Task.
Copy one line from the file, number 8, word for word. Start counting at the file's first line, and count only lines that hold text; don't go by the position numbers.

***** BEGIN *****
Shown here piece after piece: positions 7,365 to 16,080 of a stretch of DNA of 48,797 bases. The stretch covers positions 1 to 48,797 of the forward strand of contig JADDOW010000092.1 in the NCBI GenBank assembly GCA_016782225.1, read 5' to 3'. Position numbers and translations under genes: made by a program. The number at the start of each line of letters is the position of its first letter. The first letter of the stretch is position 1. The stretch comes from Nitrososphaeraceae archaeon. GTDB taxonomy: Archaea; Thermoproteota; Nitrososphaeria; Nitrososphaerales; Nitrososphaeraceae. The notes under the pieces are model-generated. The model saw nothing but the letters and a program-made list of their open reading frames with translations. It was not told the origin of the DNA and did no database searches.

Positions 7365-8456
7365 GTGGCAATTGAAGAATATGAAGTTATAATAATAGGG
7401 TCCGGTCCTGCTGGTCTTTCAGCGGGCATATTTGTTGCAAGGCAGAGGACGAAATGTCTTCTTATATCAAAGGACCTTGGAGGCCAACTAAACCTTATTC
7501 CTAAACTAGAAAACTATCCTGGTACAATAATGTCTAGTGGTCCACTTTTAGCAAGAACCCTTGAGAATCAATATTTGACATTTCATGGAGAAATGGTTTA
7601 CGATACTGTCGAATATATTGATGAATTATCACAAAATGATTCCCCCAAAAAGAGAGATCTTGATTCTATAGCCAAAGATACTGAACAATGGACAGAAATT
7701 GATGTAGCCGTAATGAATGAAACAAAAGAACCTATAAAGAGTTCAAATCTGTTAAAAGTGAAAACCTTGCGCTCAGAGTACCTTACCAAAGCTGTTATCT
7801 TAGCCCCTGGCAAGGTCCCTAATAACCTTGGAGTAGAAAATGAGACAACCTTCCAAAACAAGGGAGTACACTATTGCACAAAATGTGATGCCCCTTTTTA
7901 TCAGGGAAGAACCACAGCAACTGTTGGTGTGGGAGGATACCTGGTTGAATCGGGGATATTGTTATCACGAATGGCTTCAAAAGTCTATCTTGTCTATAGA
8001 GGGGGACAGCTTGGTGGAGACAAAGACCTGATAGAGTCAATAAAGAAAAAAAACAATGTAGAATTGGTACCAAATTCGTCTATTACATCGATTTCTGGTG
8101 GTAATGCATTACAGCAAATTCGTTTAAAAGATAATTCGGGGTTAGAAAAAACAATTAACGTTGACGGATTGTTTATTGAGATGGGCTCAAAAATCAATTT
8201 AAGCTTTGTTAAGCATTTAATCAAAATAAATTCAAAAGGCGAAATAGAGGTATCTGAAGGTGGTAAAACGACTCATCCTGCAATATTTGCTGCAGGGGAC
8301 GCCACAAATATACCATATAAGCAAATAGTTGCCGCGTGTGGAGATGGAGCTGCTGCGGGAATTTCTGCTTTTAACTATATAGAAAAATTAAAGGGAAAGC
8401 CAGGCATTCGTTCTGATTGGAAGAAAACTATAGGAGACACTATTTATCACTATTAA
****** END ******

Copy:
7801 TAGCCCCTGGCAAGGTCCCTAATAACCTTGGAGTAGAAAATGAGACAACCTTCCAAAACAAGGGAGTACACTATTGCACAAAATGTGATGCCCCTTTTTA